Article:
That’s awesome, thanks for sharing. I’ve always loved the F-4 and am envious of those who got to fly it. I stumbled across one for sale and it got me dreaming lol.
 

MikeD

Administrator
Staff member
#30
In a nut shell, easier than you or I might think. In my case, the first time I saw an F-4 was in my college senior year. Local base let us ROTC guys sit in the cockpit and climb all over the a/c. It looked BIG and COMPLICATED...I came away dejected with a hugh dose of a lack of confidence thinking I could never fly that. So no one was more shocked than me when I was a DG graduate from UPT and had my pick of airplanes. The T-38 was a great stepping stone as the F-4 flew at similar speeds. Takeoffs were straight forward, hold the stick full aft and move it forward when the nose began to rise. We rarely flew the plane clean so when you light the burners you are not thrown back in the seat. However, flying along at 300 Kts and light it, the acceleration is pretty impressive. It is a rudder airplane (unlike my RV-8). On the "C", hard wing model which I flew, at low speeds or at high AOA there is quite a bit of adverse yaw when using only the ailerons to turn. So much so McDonald Douglas installed an aileron/rudder interconnect when the flaps are down. Move the aileron to the left, the rudder moves to the left. At high AOA with the flaps up you better be using the rudder to roll or it will depart and will not recover without using the drag chute. We rarely flew it greater than Mack 1 due to environment issues and most of my flying was low level which I thought was a real kick (650 KIAS @ 500') and why I took the Recce version over the Fighter (big career mistake). I didn't think acro was that much fun as loops took 10K feet and was all G. 6 G's was the limit and it would sustain that in a turn. Rolling G's was limited to 4.8. With the high wing loading it was a very stable a/c, good formation platform and rarely felt much turbulence. We didn't like to fly it much slower than 230 kts without flaps. Like the F-104 it had a boundry layer system that would take hot air off the compressor and blow it over the flaps making the plane think it was fly faster than it actually was. Keeping another a/c in sight doing ACM was difficult due to the canopy vs modern fighters. Landing was easy and I felt comfortable after the second ride...just fly it into the ground with minimum flare and little x-wind correction. I think I had about six or so flights with an instructor before I was sent on my own. Recce flew mostly single ship so at 24 I was an A/C of a Mach 2 jet with little supervision ie no flight leader watching over me. Pretty cool! Pssst, don't tell anyone but flying the lowly A-37 (T-37 w/T-38 engines) was sometimes more fun.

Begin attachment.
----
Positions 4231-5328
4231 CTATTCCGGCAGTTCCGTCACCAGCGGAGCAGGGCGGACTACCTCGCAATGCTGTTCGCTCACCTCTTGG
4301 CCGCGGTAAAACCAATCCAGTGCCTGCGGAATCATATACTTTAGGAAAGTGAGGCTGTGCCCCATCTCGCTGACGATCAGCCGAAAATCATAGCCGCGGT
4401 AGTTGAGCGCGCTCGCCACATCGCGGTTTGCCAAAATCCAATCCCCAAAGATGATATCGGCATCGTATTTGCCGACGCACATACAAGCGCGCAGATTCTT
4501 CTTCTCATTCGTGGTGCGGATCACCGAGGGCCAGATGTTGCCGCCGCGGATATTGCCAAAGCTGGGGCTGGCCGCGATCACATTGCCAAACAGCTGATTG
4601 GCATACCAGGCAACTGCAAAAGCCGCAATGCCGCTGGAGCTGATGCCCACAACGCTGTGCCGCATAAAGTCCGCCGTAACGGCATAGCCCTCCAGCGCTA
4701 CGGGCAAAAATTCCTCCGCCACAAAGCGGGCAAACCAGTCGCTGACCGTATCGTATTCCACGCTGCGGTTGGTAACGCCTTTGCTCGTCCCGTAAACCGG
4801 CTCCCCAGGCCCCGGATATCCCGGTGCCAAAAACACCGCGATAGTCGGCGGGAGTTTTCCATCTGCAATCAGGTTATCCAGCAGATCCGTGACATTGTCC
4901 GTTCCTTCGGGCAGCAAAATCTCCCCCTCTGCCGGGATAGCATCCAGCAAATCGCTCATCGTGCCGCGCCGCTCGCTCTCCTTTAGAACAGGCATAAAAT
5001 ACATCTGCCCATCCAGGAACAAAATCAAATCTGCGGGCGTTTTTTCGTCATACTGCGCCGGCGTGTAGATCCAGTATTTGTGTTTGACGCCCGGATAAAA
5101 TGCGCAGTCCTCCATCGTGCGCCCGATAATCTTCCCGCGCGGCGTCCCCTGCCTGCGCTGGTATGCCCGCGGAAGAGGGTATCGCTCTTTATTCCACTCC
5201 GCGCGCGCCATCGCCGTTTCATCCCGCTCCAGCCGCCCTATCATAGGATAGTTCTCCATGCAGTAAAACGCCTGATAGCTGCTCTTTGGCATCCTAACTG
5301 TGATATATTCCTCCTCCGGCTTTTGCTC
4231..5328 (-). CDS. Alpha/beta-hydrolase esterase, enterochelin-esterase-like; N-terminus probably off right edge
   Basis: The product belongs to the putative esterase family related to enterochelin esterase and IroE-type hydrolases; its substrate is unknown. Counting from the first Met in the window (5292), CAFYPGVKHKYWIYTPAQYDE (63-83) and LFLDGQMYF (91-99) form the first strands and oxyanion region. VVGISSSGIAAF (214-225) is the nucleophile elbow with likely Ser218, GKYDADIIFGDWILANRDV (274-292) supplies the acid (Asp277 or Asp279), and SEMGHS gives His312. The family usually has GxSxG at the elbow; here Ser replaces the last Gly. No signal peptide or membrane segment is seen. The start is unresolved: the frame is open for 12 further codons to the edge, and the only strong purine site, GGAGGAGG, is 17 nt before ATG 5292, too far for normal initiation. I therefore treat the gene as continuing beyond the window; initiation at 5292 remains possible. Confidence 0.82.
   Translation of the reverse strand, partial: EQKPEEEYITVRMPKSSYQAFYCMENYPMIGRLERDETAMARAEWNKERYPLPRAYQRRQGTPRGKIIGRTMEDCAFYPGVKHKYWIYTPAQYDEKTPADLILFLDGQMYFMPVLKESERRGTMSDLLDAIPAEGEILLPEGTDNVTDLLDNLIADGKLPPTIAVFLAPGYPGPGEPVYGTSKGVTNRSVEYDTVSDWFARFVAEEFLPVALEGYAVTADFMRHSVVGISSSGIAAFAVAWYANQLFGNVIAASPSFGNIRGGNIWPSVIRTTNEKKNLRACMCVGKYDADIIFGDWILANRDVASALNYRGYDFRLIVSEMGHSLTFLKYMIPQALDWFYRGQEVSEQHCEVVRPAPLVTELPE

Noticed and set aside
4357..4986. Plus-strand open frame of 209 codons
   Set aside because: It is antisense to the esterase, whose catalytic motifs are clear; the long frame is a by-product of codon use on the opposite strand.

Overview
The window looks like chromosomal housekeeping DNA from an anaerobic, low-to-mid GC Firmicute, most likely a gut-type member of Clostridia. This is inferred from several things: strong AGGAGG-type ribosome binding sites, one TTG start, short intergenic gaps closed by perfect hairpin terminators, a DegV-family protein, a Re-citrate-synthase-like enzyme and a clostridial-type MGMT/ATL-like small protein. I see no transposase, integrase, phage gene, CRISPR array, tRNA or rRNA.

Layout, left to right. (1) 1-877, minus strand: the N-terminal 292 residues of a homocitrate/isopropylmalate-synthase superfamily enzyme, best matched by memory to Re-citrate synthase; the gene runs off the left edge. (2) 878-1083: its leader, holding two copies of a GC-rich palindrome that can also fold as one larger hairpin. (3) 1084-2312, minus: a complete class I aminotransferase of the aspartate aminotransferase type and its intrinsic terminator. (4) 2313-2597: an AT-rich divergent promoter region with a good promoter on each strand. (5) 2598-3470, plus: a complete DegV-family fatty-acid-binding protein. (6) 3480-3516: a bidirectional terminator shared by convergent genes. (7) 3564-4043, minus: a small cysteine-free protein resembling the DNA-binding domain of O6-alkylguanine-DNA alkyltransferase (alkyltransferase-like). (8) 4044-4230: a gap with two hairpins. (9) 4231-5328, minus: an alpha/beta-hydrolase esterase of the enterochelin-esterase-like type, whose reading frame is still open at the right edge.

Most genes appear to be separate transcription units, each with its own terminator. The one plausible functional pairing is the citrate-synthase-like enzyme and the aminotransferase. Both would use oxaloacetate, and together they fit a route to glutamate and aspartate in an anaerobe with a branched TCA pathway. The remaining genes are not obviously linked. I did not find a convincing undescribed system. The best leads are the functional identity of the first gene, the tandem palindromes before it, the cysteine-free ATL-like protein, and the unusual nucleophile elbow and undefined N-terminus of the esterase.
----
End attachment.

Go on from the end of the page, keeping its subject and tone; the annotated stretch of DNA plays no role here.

Did they ever retrofit the RF-4s to soft wing? My times in the F-4 were only in the E model, so I have no comparison to the C/D.
 

Springer

Well-Known Member
#31
Did they ever retrofit the RF-4s to soft wing? My times in the F-4 were only in the E model, so I have no comparison to the C/D.
No Mike, all were hard wing with the last ones built in Dec, 1973. We didn't turn and burn so no need for slats. Didn't realize you flew them...did you have adverse yaw problems with the E? Did you have BLC as well? I heard they capped it off and landed at half flaps due to maintenance issues.
 

MikeD

Administrator
Staff member
#33
No Mike, all were hard wing with the last ones built in Dec, 1973. We didn't turn and burn so no need for slats. Didn't realize you flew them...did you have adverse yaw problems with the E? Did you have BLC as well? I heard they capped it off and landed at half flaps due to maintenance issues.
I only had a few flights in them, and indeed a fun jet to fly. Would've loved to have flown in an old C model.

One of the interesting things I'd heard was the G models were considered single pilot, as with the Weasel gear in the back instrument panel that went all the way up to the canopy sill, there was no forward visibility at all. For a qual/instrument check, the IP would be in another jet as opposed to being in the back seat.